Endemic Hawaiian Māmaki and the Kamehameha Butterfly
Māmaki (Pipturus albidus) is endemic to Hawai’i, meaning it’s only found naturally in the Hawaiian Islands. It originates from the nettle family, but unlike its stinging relatives this species has evolved in Hawai’i without needing those defenses. It’s widely known as a medicinal tea, but its connection to the natural world is much more far-reaching culturally as well as biologically.
The relationship it has in this ecosystem is more complex than one may think. A special bond has formed between the endemic māmaki and one of only two native Hawaiian butterfly species, the Kamehameha butterfly (Vanessa tameamea). The Hawaiian name for this butterfly is pulelehua, pulele meaning “to float” and lehua “reddish or rainbow-colored”. While māmaki can be used medicinally, it can also be cultivated to attract these native butterflies.
Māmaki is an important plant in Hawaiian culture and is revered as a medicinal herb for all of its powerful, potent properties. Every aspect of this plant can be utilized including the bark, berry, seed and leaf. Traditionally the bark is beaten into kapa (cloth), the roots are used as a dye, and the berries and leaves used as various medicines. During the later months of pregnancy, women would eat the fruits and seeds of the plant. Crushed up berries were also given to children to treat thrush due to it’s mild laxative effects (Krauss. B. "Plants in Hawaiian Culture" page 64.). A study by the University of Hawaii found that māmaki tea has a higher content of antioxidants than commercial tea. These specific antioxidants include catechins, chlorogenic acid and rutin which are found in chocolate, root vegetables and red wine. The physiological effects are said to be uplifting, detoxifying and combats fatigue symptoms.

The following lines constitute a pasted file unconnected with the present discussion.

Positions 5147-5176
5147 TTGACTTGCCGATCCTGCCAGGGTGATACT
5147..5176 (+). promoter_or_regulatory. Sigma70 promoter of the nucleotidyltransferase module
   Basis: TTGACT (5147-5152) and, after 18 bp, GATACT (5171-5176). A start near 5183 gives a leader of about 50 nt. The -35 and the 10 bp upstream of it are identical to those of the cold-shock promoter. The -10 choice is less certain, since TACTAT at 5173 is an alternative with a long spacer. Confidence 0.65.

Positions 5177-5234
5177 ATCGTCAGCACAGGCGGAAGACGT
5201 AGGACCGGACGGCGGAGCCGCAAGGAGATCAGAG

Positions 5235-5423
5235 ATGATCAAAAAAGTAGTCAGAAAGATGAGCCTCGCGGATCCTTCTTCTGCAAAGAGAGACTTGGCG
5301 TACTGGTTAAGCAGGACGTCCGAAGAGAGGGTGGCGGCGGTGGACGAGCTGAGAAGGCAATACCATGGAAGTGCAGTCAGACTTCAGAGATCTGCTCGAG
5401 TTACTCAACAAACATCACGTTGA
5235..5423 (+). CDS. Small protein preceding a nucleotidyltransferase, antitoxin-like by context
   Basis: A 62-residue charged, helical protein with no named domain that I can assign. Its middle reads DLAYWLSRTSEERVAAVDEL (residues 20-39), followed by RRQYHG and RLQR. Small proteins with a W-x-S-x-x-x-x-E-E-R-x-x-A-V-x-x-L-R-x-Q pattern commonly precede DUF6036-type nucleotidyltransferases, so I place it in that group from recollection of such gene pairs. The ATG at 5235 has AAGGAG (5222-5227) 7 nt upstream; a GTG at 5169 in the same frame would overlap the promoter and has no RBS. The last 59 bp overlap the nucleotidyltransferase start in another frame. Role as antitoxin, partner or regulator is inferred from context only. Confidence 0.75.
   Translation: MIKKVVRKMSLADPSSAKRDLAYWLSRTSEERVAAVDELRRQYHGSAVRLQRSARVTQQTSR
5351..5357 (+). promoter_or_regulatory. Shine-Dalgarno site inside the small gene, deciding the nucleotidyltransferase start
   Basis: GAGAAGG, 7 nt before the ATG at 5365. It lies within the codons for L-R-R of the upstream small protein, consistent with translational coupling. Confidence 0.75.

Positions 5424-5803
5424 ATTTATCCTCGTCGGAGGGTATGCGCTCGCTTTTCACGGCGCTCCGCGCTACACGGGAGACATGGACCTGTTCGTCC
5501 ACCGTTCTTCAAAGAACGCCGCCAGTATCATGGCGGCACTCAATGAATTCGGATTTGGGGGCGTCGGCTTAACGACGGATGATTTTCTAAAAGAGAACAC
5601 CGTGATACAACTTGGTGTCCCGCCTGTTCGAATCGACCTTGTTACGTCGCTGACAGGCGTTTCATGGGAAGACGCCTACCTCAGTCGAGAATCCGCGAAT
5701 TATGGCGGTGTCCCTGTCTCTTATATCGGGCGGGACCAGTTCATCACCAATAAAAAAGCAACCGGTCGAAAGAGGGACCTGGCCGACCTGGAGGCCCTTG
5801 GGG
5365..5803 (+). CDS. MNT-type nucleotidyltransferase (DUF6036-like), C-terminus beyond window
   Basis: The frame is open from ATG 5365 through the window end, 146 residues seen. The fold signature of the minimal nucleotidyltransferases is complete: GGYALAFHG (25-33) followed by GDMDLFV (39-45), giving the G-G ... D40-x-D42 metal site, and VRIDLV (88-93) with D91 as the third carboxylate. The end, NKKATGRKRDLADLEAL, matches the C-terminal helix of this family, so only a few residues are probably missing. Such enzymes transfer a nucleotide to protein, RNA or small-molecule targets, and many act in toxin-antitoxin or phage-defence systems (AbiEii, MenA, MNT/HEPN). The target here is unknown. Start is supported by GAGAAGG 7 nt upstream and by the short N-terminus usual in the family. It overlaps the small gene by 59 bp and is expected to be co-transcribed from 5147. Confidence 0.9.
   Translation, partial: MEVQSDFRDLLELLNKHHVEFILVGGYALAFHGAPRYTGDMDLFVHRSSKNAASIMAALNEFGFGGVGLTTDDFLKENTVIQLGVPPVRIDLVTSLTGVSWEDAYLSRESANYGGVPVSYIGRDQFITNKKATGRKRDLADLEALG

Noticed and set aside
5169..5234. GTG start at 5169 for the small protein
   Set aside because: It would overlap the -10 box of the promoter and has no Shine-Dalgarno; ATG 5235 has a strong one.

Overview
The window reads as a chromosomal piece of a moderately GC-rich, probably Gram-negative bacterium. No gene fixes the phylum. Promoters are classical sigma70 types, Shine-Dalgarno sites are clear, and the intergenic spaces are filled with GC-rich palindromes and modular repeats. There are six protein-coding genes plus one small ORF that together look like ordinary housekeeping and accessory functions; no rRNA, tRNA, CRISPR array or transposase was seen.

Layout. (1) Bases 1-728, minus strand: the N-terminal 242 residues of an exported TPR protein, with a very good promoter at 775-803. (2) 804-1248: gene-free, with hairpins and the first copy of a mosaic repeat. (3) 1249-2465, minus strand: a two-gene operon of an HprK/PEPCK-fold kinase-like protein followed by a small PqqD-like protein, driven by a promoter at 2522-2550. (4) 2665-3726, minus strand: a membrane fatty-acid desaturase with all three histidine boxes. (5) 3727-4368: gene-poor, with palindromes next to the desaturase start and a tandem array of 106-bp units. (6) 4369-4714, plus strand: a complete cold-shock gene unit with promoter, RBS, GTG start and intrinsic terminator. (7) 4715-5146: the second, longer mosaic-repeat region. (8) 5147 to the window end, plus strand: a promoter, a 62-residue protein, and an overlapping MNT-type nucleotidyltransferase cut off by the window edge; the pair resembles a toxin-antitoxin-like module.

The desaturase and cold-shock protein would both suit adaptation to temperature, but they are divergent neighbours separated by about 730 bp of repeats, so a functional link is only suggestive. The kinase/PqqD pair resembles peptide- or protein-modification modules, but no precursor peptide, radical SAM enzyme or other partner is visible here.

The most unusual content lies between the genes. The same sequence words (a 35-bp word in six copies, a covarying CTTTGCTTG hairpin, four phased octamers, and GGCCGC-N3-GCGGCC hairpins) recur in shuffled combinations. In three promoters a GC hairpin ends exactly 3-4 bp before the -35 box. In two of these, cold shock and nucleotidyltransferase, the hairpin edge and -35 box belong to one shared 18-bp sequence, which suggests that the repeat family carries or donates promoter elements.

Māmaki is one of the best host species for reintroducing the Kamehameha butterfly into potential natural areas. These two species are so well adapted to each other they even resemble one another. As caterpillars, they camouflage into the bright green color of the māmaki leaves. They’re able to create a safe shelter for themselves by carving out the leaves and folding it over to hide and eat. “As chrysalises, they look like dried up māmaki leaves, as do the undersides of their wings as adults.” (Ladao, M, 2018). In March and December of 2017, Department of Land and Natural Resources researcher William Haines and a volunteer restoration group released 200 individuals in Tantalus Pu'u 'Ualaka'a State Park on Oahu. Read more about project on the Kamehameha butterfly here.
Our January theme at Big Island Box is māmaki, and we are featuring products from several different Big Island farms and small businesses that specialize in māmaki. Featured māmaki vendors include:
All of these vendors make incredible māmaki tea products, order a Big Island Box by January 23rd to get a taste of these companies and many more!
If you live in Hawaii and are interested in the health benefits and supporting native butterfly populations, consider planting māmaki where you live. The chances of attracting native butterflies are even higher if you live near native forest. Do you live in a residential area? Try and convince your neighbors to join you in planting māmaki! Check out this article if you’d like to learn more about how to successfully grow māmaki and support your health and native Hawaiian plant and insect populations!
Haines. W, “The Kamehameha Butterfly and the Pulelehua Project”. University of Hawaii Master Gardener Program. retrieved by: https://www.ctahr.hawaii.edu/uhmg/news/V7-Haines-Pulelehua.pdf
Sugano, R. Saito, J. Uyeda, S. Fukuda, S. Migita, R. Corrales , T. Radovich, and J. Silva. (December 2017). “Māmaki Hawai’i’s Endemic Tea”, University of Hawaiˋi at Mānoa
College of Tropical Agriculture and Human Resources, retrieved by: https://gms.ctahr.hawaii.edu/gs/handler/getmedia.ashx?moid=29346&dt=3&g=12Ladao, M. (2018). “Reviving the Kamehameha butterfly population at Tantalus” Kaleo News. retrieved by: http://www.manoanow.org/kaleo/news/reviving-the-kamehameha-butterfly-population-at-tantalus/article_39134810-0a26-11e8-8b05-d318d2728572.html